Midazolam (0.4 mg/kg, 5 mg) was administered rectally 15 min before the operation. Local anaesthesia was obtained by subcutaneous injection with a small-diameter needle (25 G) of 0.2 mL/kg (<5 mL) lidocaine 1% at the base of the penis. After disinfection, the physiological adhesions between the glans penis and the inner mucosal layer of the foreskin were freed with a probe.
For the CDT, the foreskin is pulled up and transected distally from a straight clamp placed just above the glans penis. Next, the skin side of the redundant prepuce is shortened with scissors to a level just proximal to the corona. Then the inner mucosal layer is trimmed to ≈ 3 mm above the corona. After haemostasis is obtained by unipolar electrocautery (maximum power 25 W), the skin edges are approximated using a running absorbable suture (polyglactin, rapid Vicryl 4/0, Johnson & Johnson, Amersfoort, The Netherlands).
For the TCD technique, the level of circumcision is marked preoperatively on the skin side of the prepuce with a surgical pen, just proximal to the corona. By selecting one circular hole of the measuring card, with a diameter just large enough to encircle the glans penis at the level of the corona, the correct clamp is chosen from eight sizes with diameters of 12.5–32 mm. After stretching with a straight clamp, the foreskin is pulled over the rim of the inner tube and positioned inside the outer ring to the level previously marked (Fig. 2). If the orifice is too narrow, a dorsal slit is made. Just before the clamp is locked by pushing the two levers inwards, the frenulum is pulled up through the clamp with a suture, thereby stretching the urethra to prevent postoperative urinary retention and pain during voiding. Then the foreskin is cut circumferentially 1–2 mm distal to the outer ring, with the inner tube protecting the glans (Fig. 3). The clamp is left in place and the boy is able to urinate through the open end. After 4 days the connection between the inner tube and the outer casing is cut and removed. The inner tube is left to fall off spontaneously in the following days.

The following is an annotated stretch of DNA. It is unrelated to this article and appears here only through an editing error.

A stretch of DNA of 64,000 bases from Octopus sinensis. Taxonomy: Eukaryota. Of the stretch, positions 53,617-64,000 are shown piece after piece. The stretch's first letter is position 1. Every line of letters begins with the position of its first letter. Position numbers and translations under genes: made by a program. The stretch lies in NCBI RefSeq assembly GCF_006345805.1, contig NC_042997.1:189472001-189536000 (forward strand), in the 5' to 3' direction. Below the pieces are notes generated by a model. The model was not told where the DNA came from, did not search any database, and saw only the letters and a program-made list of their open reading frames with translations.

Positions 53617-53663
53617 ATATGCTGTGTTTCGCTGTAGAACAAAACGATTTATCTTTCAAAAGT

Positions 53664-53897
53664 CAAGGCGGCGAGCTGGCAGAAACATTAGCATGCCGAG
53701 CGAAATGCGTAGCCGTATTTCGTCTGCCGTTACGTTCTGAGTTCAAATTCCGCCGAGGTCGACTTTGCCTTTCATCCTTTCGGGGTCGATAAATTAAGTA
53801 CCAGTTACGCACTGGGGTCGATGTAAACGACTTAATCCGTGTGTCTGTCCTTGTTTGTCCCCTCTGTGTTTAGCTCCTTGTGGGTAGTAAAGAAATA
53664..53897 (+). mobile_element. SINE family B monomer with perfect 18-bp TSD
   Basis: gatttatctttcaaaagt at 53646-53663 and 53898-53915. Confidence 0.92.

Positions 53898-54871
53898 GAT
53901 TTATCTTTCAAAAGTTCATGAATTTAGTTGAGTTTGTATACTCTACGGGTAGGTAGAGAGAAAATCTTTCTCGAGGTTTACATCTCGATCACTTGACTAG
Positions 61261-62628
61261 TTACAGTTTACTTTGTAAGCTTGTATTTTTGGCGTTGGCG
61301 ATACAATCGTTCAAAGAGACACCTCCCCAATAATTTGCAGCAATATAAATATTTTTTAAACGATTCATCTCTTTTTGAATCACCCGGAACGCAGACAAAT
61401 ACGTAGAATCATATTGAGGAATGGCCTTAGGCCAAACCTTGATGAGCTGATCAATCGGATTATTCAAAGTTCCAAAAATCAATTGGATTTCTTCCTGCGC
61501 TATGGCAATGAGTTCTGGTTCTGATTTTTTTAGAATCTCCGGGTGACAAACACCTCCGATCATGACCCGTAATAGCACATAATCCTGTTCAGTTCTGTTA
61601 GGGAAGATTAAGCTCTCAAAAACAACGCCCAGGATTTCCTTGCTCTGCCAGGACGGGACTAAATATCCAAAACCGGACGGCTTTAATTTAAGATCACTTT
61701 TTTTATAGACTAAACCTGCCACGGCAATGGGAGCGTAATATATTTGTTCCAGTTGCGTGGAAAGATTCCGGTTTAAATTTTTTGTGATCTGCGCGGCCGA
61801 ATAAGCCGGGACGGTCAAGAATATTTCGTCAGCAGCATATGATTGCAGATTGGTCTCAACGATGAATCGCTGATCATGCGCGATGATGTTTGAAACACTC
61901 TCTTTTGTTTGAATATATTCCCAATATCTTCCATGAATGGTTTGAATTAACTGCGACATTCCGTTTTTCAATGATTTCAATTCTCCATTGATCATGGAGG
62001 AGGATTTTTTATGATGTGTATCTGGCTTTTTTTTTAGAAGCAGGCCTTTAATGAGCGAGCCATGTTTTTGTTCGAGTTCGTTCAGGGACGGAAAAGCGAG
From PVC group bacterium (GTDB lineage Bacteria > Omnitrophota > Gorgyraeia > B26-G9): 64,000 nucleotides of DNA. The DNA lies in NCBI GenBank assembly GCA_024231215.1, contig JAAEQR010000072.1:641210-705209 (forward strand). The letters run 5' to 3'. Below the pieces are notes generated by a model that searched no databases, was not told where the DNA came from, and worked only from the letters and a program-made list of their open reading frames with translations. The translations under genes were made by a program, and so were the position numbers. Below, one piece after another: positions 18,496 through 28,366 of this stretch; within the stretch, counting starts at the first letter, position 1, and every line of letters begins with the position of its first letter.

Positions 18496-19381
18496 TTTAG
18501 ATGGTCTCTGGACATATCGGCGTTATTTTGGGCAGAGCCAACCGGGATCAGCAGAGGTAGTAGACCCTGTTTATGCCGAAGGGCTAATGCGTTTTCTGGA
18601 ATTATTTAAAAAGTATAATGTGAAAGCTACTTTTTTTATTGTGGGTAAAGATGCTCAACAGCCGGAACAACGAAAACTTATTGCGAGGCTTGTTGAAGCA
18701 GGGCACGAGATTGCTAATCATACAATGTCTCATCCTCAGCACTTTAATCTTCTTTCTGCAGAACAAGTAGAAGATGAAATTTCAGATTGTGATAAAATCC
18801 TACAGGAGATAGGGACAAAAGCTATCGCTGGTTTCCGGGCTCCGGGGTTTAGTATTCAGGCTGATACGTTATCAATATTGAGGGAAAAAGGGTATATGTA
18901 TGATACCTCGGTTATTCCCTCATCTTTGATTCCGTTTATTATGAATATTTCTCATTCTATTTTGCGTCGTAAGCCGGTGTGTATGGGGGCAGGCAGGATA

The parents were instructed both orally and by an information leaflet to shower or bathe the wound daily and to apply fusidic-acid cream twice a day to the wound edge. In case of pain the parents were advised to administer acetaminophen orally or rectally as suppositories. Enough medication for the first 5 days was given to the parents. Both the duration of the procedure, e.g. the time elapsed after injection of local anaesthesia until wound care, and operative or postoperative complications, were recorded. Bleeding was defined as the necessity for re-exploration and suturing for haemostasis. Infection was defined as erythema with pus only, when antibiotics were prescribed. On the fourth day after operation, the parents in Utrecht were interviewed during removal of the TCD, whereas the parents in Rotterdam were questioned by telephone. The postoperative pain and pain during voiding was measured by proxy, by scoring these items on a scale of 1–5 (Dutch version Verbal Rating Scale: 1 = no pain; 2=mild pain; 3=moderate pain; 4=considerable pain; 5=unbearable pain) [6,7]. The parents were also asked for how many days their son took analgesics, or experienced a bad night's rest, and after how many days he recovered fully to normal daily home activity. After a minimum of 6 weeks the boys were seen again, and the parents' evaluation of the cosmetic result and a score on a scale of 1 (very bad) to 10 (extremely good) for the entire procedure obtained . Furthermore, the appearance of the penis was evaluated by three of the authors (R.S., T.S. and M.P.) as to the covering of the glans by the residual prepuce, and the length of the inner mucosal layer was measured.